Okay, here goes book post number two. It seems like I’m having MUCH better luck with fiction right now. My last successful read was Tom Robbins’ Fierce Invalids Home From Hot Climates, but in the meanwhile I had tried (and failed) to get into; The Magic of Thinking Big by David Schwartz, Radical Acceptance by Tara Brach, and Big Magic by Elizabeth Gilbert. Usually I can dig the semi-inspirational, self-help, crap, but it’s all starting to sound the same. (However, Zero to One: Notes on Startups, or How to Build the Future by Peter Thiel and Blake Masters was pretty good. Not too long, and largely anecdotal. If you’ve got a mind curious about venturing into business, this book is a pretty digestible nugget of information.)
Anyway… The Alchemist
I keep debating whether or not book articles make sense in a “travel blog”, but so far the underlying theme of any literature has still been travel and adventure. Part of what encouraged me to read this book was the podcast by Tim Ferriss. Overall, this Q&A style interview is pretty good. Lots of the usual “how to be a writer” kind of things you’d expect. For example…
There are only four types of stories: love story between 2 people, lovestory between 3 people, a struggle for power, and a journey.
Lucky for us, The Alchemist falls into the final category, a journey. (Yes, there IS a bit of a love story, but that’s hardly the focus.) In fact, the story of The Alchemist is such a linear travel that there are tons of sites and resources dedicated simply to tracking Santiago’s path from Spain to the pyramids in Egypt. I found The Alchemist Map by Prezi to be a nice overview, and the following Google Map does a nice job of visualizing where key parts of the book take place.
Unlike Fierce Invalids…, The Alchemist really is a book that just about everyone can enjoy, and probably find a great deal of meaning within. After only a matter of pages I found myself being a little shocked by just how much the story and it’s message seemed tailored specifically to the way I was feeling at the moment.
People are capable, at any time in their lives, of doing what they dream of.
Yes, that particular quote is pretty vague, but take a moment to browse the Goodreads list of quotes and you’ll get the idea.
The tale continues to be inspiring and enchanting for the duration, but eventually I started to realize that it was one of THOSE kinds of allegories, the type that was both vague and specific in such a way as to sound believable in any context. Much like reading your horoscope, The Alchemist can easily play tricks with the mind and leave it believing that the message written to everyone has a special meaning just for you.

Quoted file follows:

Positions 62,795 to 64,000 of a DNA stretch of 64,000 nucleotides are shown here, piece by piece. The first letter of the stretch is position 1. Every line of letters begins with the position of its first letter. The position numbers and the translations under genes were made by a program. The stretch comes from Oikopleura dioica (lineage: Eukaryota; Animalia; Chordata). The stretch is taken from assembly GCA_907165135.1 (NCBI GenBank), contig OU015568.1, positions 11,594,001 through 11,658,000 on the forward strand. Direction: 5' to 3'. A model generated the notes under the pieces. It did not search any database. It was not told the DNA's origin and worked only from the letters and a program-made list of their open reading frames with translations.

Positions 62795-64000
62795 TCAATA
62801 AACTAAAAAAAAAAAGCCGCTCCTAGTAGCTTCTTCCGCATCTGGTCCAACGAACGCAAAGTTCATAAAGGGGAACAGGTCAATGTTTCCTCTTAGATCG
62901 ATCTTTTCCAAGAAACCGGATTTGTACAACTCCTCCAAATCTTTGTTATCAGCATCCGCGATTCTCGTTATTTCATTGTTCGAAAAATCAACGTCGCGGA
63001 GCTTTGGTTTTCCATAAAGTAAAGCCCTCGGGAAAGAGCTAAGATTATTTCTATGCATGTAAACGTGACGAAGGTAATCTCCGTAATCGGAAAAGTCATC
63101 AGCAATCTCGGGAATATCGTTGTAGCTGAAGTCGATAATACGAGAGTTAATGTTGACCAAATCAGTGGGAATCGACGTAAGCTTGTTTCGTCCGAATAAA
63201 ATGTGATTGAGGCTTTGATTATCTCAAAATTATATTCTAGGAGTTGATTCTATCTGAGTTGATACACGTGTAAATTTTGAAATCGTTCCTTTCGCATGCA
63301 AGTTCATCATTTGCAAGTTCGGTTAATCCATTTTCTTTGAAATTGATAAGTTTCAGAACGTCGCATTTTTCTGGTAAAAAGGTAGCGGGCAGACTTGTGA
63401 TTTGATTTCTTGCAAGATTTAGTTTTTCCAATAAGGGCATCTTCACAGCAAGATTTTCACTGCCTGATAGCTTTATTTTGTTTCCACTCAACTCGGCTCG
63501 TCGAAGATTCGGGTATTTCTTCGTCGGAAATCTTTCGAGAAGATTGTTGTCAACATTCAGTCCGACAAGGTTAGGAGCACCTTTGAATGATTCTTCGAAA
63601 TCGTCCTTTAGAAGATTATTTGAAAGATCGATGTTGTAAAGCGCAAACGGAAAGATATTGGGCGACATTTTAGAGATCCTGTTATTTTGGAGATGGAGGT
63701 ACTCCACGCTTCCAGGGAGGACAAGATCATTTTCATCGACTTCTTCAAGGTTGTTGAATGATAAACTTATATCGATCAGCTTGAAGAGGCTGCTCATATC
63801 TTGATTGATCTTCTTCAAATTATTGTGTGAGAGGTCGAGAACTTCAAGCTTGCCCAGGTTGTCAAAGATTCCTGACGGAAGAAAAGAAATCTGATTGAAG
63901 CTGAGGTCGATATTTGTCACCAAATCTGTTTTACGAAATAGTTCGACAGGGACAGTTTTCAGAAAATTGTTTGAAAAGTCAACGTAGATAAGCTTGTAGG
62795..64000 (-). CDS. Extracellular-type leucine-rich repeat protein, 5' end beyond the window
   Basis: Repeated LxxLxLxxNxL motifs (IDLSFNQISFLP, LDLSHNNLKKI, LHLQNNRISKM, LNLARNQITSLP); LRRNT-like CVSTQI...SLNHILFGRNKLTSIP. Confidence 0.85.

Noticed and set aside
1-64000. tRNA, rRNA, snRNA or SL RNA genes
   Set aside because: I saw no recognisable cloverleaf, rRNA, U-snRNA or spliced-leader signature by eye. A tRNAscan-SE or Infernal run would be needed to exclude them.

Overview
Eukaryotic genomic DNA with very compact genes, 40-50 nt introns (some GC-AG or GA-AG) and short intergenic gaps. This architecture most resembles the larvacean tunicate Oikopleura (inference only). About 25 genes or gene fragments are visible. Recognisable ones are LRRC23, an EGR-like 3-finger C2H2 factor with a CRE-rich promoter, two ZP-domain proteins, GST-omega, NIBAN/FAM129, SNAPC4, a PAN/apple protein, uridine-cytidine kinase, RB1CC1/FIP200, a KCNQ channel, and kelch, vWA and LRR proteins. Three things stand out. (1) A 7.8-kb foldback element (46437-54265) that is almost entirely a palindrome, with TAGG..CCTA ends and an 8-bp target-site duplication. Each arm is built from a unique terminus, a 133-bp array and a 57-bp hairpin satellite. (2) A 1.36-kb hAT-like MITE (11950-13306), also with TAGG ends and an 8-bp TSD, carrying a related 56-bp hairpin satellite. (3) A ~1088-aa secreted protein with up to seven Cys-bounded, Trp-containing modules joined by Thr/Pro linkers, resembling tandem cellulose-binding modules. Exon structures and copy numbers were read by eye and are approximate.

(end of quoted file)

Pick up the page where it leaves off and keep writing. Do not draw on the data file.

But don’t take that the wrong way. The Alchemist is still one of the best books I’ve ever read. I’d even go as far as to say that it should be available to everyone at some point in their life. Young readers will enjoy the adventure, and the youthful main character. And the “deep” messages and metaphors aren’t so obscure as to make the subject matter seem boring. Book lovers will certainly enjoy it. (It IS an international bestseller available in 50+ languages, and selling over 60 million copies…) But casual readers of all kinds will find it’s pages welcoming as well. The book itself isn’t very long, and it breaks down nicely into a series of mini-adventures.
So, what’s it all about?
Principally it is about destiny, but maybe more of a manifest destiny. The book certainly doesn’t sing the tune of “que sera sera, whatever will be will be…” The main message seems to be that each of us has our own personal legend, some sort of exceptional destiny that requires just a little extra effort on our end. At more than one point in the book, the young man has the choice of staying where he is, somewhere far better than where he was previously, or leaving everything behind to pursue his dreams into the unknown.
No matter what he does, every person on earth plays a central role in the history of the world. And normally he doesn’t know it.
“Don’t think about what you’ve left behind” The alchemist said to the boy as they began to ride across the sands of the desert. “If what one finds is made of pure matter, it will never spoil. And one can always come back. If what you had found was only a moment of light, like the explosion of a star, you would find nothing on your return.
There is plenty of talk of “omens”, the power of love, and a little bit of spiritual hocus-pocus. For a long time the book seems to be fairly factual, but things do get a little blurry near the end, and you can’t say this is anything but fantasy. But a fantasy much like Aesop’s Fables. There aren’t any talking animals in The Alchemist, but nature does get personified in several ways, and that is good. One of the secondary themes of the book seems to be man vs. nature and the discussion of whether or not they are cooperative or competing forces in the world.
But, if nothing else, it is a fun book. I knocked it out in about four days while driving back and forth to work. (If it weren’t for audio books, I’d never read) You can find it for as little as $5 on Amazon, or snag it from the library. I’d rarely say that a book is worthwhile for everyone to read, but The Alchemist is certainly worth a shot.
Maktub. So it is written.